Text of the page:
Compressor Won’t Run Diagnosis
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The compressor is the “heart” of the HVAC or refrigeration system; it increases the pressure of the refrigerant and moves it through the circuit. It is often a loud component, so you might be able to determine that a compressor isn’t running if you can’t hear it. However, checking the amperage is the only surefire way to tell if a compressor isn’t running; you can put the amp clamp around the common wire or one of the compressor leads.
Compressors may come in the three-phase and single-phase varieties; the former is more common in commercial applications, and the latter is common in residential and light commercial HVAC. You will need to take different diagnostic steps depending on if the unit uses a single-phase or three-phase compressor.
Before starting your diagnosis, allow the compressor protector (or thermal overload) to reset. In three-phase compressors, the thermal overload breaks all three legs of power. In single-phase compressors, the thermal overload will break common or directly behind common. In any case, a solid visual inspection will be your first main step; make sure that there is no evident damage to the compressor or capacitor(s).
Then, you check the voltage. Start checking voltage at the contactor (in single-phase applications), and then measure it at the compressor terminals. If the voltage is good in both cases, then you can check the amp draw. If you detect excessive amperage, then the next step would be to check the winding resistances and resistances to ground. An ohmmeter can tell you if a compressor is tripping on thermal overload. When measuring resistance, make sure you have an accurate meter and that your leads make adequate contact with the terminals; otherwise, you might get an inaccurate measurement. If you find a resistance well outside the manufacturer’s parameters, you have enough evidence to condemn and replace the compressor. Before you condemn a compressor, you need to know exactly which measurement was out of the specifications.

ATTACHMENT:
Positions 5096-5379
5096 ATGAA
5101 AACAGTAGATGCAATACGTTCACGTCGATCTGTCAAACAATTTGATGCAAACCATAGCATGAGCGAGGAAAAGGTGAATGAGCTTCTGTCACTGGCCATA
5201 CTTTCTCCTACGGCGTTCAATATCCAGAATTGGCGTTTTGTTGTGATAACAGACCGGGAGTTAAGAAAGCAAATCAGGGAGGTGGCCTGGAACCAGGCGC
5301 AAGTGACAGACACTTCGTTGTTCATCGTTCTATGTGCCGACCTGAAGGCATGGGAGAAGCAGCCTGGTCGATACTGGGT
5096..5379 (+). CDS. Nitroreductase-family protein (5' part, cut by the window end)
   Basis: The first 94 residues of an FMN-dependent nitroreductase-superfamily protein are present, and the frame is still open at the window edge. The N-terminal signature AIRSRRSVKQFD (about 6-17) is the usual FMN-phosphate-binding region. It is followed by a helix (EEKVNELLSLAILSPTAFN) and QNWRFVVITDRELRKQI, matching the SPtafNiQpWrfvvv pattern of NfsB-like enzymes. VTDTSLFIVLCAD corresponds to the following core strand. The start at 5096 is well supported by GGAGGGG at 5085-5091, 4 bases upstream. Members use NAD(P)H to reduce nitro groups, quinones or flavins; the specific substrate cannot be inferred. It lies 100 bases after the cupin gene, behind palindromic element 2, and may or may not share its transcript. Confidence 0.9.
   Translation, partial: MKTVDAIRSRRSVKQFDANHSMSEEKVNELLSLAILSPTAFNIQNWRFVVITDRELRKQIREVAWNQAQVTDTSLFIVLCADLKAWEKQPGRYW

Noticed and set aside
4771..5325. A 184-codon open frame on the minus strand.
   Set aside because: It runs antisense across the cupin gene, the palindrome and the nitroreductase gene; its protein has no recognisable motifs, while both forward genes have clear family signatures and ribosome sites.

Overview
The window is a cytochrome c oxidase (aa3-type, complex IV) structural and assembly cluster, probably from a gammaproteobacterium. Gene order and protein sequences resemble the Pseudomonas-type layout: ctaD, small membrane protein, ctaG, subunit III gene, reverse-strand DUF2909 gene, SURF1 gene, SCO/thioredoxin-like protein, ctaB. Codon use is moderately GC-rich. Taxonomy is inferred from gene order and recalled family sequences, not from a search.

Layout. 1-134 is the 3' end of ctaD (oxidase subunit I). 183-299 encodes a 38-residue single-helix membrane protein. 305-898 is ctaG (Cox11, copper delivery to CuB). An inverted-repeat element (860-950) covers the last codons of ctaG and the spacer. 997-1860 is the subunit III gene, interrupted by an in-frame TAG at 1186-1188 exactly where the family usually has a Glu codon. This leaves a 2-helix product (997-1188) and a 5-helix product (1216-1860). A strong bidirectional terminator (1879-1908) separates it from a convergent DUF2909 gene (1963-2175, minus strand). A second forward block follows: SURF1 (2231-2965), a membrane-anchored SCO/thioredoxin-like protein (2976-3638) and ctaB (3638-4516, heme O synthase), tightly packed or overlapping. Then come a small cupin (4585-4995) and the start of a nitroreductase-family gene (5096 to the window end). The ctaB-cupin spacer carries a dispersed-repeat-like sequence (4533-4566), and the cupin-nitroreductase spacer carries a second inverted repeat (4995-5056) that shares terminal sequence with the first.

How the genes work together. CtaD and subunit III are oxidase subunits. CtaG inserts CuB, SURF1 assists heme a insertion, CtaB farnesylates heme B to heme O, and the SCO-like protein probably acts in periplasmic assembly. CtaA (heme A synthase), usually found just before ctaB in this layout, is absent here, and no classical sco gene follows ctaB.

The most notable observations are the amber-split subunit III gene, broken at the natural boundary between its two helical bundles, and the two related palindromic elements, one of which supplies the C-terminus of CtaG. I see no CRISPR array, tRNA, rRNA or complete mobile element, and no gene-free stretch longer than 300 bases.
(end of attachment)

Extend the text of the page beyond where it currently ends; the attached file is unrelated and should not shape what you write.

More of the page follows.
If the resistances are in range, re-check the wiring and the start gear. If all of the readings are normal, make sure that you have the right compressor for the application; you can verify it by checking the manufacturer data. Ensure that the pressures are equalized, and then you can restart the system. If the compressor doesn’t start, replace it.
In some cases, a scroll compressor will measure improper resistance from the terminals to ground. Copeland states that anything less than 0.5 megohms is a failure, but anything between 0.5 and 20 megohms is NOT a failure; those values are more likely to indicate oil contamination or mild winding breakdown than a total failure.
If you read no amps, you need to allow the overload to reset. If it doesn’t reset, then you need to replace the compressor. In the case of a single-phase compressor, an open thermal overload will result in no continuity between common and either run or start. However, you WILL read an ohm value between run and start, so be aware of which terminals you’re measuring.
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Compressor teardown class with Mike Nipper:
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